The game ends when the pool of victory point tokens runs out, or when a player places their twelfth tile. This means that playing becomes a balancing act of conquering planets as quickly and efficiently as possible without compromising on valuable end-game victory points. Even a perfect strategy, however, can be undone by an unlucky dice roll or a succession of poor exploration-draws. This is fairly unlikely as R4tG has several clever balancing mechanics built in (exploring, for example, becomes more efficient the more tiles you have previously drawn) but might make the whole thing a little too luck-based for some.
If this all sounds a little bit too straightforward and insular for you, dear reader, it’s
because we’ve left out an important bit. There is more here than just ‘get tiles, place tiles, put workers on tiles to gain tile effects.’ See, each time you roll out your dice and try to figure out how best to make them work, you can only instigate one of the five actions. This is inefficient and sad. Luckily you may also place further workers in reserve for the other actions. All of this is done behind a handy screen. When dice are revealed (simultaneously) you will be able to not only perform the action that you have chosen, but the actions that your opponents have chosen will also apply to your relevant reserve dice.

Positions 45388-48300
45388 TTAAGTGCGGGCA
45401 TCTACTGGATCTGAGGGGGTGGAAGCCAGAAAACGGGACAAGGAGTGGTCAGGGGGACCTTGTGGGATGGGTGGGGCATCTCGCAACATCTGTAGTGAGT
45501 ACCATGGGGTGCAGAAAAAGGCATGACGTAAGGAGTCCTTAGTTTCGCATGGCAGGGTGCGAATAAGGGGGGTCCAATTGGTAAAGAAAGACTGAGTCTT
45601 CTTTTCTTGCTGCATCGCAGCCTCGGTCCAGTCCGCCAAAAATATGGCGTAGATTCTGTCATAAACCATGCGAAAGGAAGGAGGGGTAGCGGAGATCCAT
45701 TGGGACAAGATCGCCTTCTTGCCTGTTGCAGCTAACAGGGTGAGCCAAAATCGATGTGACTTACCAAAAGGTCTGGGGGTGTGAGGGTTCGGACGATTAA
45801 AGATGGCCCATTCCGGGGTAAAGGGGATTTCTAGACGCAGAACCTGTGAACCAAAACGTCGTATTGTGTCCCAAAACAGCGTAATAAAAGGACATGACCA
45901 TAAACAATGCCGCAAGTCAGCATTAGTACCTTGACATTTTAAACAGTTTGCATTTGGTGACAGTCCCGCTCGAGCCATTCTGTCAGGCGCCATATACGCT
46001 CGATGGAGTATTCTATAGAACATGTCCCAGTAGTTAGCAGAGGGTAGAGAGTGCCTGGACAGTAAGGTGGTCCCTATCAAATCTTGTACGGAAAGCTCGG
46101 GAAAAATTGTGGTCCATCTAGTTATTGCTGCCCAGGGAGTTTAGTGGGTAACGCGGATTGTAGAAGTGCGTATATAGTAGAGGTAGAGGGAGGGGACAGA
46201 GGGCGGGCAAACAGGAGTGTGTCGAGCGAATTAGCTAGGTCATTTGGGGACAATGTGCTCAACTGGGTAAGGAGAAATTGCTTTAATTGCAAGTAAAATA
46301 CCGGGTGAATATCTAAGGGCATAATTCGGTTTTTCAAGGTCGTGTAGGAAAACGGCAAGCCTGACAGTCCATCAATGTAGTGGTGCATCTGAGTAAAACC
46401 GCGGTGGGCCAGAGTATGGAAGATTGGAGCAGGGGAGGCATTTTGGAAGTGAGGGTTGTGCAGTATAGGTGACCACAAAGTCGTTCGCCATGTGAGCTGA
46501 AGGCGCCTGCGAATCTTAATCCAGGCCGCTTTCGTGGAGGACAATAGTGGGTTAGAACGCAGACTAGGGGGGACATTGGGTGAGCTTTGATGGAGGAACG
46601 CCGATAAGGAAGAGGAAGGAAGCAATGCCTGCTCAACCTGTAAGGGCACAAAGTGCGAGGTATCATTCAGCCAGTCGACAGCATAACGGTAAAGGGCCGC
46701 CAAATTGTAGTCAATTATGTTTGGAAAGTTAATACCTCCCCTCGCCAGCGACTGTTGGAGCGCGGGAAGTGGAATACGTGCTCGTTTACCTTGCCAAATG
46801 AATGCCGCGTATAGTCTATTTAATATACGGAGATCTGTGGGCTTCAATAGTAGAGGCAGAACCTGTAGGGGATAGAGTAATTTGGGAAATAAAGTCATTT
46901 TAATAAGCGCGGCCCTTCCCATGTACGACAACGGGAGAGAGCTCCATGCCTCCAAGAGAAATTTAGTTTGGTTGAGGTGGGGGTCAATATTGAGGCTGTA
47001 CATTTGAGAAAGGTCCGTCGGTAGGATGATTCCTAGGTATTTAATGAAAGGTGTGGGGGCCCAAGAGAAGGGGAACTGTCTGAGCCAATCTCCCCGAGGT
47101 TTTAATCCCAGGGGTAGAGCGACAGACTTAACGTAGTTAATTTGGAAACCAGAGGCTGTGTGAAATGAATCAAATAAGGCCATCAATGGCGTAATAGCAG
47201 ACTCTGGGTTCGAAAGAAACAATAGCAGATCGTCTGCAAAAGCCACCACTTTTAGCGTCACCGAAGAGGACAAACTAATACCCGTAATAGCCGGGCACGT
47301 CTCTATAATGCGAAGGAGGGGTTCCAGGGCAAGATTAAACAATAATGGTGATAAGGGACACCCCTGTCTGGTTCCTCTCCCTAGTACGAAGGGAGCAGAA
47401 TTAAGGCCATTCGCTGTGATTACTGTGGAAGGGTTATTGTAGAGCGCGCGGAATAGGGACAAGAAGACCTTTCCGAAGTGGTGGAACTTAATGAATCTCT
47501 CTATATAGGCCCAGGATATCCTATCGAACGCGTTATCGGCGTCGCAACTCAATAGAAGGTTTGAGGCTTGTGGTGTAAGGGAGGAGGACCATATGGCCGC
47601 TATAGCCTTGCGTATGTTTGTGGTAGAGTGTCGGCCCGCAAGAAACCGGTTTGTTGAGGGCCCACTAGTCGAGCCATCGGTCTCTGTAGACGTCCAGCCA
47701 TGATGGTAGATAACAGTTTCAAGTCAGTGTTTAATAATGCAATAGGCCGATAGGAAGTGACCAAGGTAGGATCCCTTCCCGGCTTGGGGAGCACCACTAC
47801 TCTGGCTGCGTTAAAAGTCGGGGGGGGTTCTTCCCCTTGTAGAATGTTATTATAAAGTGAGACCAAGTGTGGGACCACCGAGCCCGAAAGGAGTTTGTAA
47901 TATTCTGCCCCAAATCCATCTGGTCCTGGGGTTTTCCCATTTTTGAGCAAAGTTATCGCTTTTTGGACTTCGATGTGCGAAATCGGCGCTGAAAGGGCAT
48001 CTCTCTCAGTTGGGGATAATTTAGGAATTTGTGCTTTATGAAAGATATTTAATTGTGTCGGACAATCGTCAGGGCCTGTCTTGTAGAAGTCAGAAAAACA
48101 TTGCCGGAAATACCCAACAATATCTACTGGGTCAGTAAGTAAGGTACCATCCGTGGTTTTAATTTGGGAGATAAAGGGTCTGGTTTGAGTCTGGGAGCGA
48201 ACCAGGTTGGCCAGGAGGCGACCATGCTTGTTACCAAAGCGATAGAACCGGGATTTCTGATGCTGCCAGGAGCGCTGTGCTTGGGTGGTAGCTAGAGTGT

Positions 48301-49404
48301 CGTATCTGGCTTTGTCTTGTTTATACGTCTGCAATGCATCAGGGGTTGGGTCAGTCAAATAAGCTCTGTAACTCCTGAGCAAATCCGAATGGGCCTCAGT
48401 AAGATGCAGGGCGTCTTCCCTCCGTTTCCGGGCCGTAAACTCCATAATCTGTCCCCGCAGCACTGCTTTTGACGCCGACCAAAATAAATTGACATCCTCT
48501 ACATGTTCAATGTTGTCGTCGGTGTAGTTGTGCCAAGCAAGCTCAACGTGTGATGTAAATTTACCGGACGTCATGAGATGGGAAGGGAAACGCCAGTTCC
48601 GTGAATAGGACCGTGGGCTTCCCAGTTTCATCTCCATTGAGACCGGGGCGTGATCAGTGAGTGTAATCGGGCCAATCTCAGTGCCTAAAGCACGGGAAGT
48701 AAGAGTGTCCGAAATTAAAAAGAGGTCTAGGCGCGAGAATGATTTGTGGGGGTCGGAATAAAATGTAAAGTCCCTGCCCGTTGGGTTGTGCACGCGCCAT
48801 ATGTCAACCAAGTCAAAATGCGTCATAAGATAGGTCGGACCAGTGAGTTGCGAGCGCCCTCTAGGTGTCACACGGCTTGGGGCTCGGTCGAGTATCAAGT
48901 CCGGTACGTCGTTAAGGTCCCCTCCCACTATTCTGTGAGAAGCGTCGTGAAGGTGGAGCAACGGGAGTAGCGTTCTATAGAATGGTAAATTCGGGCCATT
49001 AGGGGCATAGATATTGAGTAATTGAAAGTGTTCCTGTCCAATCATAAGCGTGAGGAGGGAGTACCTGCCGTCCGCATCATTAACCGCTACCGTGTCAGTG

See this is why we don’t normally go too deeply into the rules of a game. Some mechanics which are reasonably straightforward in play are a nightmare to explain. It’s much more fun to make sarcastic quips about speciesism in intergalactic politics.
Simply, your hidden worker-placement decisions affect what your opponents are able to do and vice versa. The upshot is that you make some choices by predicting your opponents’ strategy. The galaxies laid out in front of your frenemies are absolutely not hidden information, so a good peeping should at least give a hint as to their intentions, if not the results of their dice-rolls.
Ultimately like so many good games it’s all about efficiency. And good worker management. And dice.
*Well, the good ones at least.
**Whose own, sadly on-hiatus board game blog you can find at 4vp.tumblr.com